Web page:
by Nakano Koichi, Professor of Political Science at the Faculty of Liberal Arts, Sophia University, Japan Focus, February 1, 2017, Volume 15, Issue 3, Number 4
While it is important to note the eerie similarity of the “Japan is great” boom in the media today with that of the 1930s, as this article does, it also bears emphasizing that this is hardly a uniquely Japanese phenomenon. As the following article indicates, while the self-congratulatory praise of Japan by the Japanese media was temporarily dormant in the postwar period, it energetically re-emerged during the 1990s and since then, has become more and more vociferous. But this increase in praise has not come about merely as a spontaneous reaction to the decline of self-confidence in the aftermath of the collapse of the bubble economy.
The reassertion of national pride and identity by the Japanese has also been actively encouraged as healthy and desirable by the United States. As the Cold War came to an end, Washington pressured Japan to shake off its postwar self-constraints and project its influence and political power (even its military power) in international affairs more forcefully. This was demanded of Japan in order to make it better serve the goals of American foreign policy. (e.g. Michael Green’s “Japan Is Back: Why Tokyo's New Assertiveness Is Good for Washington”).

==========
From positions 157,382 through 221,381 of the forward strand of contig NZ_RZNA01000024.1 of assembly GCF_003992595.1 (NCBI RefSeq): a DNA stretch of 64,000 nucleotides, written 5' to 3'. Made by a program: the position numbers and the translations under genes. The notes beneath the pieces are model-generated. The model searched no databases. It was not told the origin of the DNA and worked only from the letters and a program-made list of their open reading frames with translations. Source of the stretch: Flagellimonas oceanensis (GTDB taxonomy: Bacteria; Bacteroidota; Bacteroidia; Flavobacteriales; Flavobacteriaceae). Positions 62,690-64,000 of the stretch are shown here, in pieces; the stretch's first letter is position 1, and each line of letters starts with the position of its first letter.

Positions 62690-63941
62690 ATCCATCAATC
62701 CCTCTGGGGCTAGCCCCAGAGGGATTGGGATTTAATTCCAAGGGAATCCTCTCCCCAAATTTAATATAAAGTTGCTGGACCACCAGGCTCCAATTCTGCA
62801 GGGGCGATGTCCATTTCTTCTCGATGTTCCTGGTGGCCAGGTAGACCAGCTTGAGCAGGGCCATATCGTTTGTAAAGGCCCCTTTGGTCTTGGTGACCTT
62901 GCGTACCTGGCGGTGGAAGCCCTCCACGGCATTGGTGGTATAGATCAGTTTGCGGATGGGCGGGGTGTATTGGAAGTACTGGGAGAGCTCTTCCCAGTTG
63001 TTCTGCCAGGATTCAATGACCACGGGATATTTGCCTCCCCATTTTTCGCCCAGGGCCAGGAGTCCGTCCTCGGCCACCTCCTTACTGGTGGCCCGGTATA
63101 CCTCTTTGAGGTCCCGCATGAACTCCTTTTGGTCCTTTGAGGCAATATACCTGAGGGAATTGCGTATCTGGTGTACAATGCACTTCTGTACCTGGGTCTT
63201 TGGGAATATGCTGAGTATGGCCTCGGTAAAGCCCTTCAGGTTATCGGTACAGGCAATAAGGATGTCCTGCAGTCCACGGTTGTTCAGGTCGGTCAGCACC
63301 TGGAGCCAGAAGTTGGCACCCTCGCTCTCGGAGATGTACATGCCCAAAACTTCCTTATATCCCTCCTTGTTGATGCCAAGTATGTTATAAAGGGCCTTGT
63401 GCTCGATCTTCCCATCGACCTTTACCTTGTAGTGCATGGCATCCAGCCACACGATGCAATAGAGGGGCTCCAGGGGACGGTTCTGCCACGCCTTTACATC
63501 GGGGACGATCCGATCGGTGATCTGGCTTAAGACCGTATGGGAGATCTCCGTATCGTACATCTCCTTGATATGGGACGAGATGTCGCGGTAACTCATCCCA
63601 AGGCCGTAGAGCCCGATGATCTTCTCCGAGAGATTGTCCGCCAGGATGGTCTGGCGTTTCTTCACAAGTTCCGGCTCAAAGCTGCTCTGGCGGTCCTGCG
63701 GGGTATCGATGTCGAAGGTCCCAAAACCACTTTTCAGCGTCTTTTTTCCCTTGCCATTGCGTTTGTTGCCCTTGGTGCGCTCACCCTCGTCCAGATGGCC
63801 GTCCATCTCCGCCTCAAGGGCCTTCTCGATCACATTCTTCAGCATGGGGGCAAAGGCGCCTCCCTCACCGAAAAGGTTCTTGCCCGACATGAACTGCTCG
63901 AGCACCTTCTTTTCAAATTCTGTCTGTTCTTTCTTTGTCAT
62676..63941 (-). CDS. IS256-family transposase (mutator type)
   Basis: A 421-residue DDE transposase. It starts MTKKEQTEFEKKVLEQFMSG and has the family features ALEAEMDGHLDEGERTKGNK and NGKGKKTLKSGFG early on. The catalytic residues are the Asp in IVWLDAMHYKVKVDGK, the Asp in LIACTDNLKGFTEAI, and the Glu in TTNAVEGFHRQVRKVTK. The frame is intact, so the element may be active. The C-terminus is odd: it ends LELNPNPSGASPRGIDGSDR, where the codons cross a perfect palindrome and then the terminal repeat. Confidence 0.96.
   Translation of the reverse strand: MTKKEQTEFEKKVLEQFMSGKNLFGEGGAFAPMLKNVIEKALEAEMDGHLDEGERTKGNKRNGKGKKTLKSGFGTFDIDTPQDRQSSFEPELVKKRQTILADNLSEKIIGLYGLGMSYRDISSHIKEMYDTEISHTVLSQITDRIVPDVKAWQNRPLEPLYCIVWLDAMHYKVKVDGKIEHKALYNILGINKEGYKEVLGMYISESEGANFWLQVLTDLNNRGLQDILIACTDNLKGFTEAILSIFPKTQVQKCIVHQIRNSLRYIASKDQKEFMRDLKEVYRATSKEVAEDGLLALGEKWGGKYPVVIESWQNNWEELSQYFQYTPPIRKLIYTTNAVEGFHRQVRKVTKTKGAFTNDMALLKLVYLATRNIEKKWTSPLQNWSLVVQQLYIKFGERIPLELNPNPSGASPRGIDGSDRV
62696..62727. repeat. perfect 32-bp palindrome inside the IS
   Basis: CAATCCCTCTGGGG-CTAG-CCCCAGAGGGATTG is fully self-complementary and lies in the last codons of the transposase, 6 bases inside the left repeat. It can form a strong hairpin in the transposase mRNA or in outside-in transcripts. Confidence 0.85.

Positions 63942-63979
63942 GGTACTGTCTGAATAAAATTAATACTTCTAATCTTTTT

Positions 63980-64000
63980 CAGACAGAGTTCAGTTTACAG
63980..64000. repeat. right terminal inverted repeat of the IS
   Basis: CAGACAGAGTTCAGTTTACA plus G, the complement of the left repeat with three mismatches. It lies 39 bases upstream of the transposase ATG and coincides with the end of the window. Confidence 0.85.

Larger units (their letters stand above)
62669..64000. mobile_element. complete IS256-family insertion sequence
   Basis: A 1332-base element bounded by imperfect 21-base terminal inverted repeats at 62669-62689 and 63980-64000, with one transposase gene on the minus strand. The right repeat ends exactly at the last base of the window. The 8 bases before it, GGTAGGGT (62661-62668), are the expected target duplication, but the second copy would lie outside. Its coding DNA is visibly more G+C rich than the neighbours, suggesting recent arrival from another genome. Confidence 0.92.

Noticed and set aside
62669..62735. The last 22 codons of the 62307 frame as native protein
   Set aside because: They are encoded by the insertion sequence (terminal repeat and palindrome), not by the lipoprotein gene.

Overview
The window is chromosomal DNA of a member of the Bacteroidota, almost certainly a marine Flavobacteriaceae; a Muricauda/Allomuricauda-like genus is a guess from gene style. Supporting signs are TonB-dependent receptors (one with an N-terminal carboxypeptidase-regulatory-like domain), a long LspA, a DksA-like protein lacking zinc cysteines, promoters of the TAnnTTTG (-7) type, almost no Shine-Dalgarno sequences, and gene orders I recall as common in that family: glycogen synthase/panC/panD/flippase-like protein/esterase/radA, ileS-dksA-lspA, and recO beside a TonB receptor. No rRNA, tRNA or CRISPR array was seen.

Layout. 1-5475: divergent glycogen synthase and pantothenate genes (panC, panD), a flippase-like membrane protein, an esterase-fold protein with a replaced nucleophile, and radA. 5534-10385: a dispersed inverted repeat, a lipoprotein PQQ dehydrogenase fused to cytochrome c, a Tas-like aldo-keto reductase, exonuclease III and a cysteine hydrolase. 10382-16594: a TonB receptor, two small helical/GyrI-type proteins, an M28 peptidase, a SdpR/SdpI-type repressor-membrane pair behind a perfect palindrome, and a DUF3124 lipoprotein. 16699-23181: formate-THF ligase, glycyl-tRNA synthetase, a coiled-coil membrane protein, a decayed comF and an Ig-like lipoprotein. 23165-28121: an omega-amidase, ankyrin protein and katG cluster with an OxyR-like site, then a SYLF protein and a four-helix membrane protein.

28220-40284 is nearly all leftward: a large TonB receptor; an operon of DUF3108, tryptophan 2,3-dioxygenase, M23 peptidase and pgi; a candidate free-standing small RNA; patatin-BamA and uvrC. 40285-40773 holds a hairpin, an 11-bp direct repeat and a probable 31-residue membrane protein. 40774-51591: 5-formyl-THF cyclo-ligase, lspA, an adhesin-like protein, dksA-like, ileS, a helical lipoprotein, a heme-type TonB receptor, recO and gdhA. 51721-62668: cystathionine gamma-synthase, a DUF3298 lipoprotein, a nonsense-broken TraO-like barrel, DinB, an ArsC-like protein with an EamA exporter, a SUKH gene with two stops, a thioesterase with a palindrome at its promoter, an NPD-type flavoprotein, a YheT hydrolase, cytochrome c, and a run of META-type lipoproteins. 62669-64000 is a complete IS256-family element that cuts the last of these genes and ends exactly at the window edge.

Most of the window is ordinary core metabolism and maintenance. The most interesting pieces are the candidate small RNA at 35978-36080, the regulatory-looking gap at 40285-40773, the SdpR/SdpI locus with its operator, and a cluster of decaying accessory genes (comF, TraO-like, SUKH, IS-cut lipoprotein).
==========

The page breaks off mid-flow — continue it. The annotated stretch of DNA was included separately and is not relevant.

In the United States itself, it has been pointed out that Ronald Reagan, as president between 1981 and 1989, ushered in a new era of patriotic language, including symbolically, the sign-off phrase “God Bless America” that has been standard presidential rhetoric ever since (See here). In Japan, Prime Minister Nakasone Yasuhiro, Reagan’s counterpart in the 1980s, gave new force to the nationalist cause, which included not only historical revisionism but also rearmament, by couching it in rhetoric of iconoclastic reformism that claims to confront postwar taboos, constraints, and conventions (See here).
It matters greatly that Japan is not just “great” but that it is recognized as such by the world, and by the United States in particular. It remains to be seen whether Abe’s “patriotic” fervor will be deemed sufficiently supportive of US military goals in the eyes of Trump who declared his inauguration a National Day of Patriotic Devotion. Trump would certainly demand from the Japanese no less than Tokyo serving Washington’s interests first and foremost. NK
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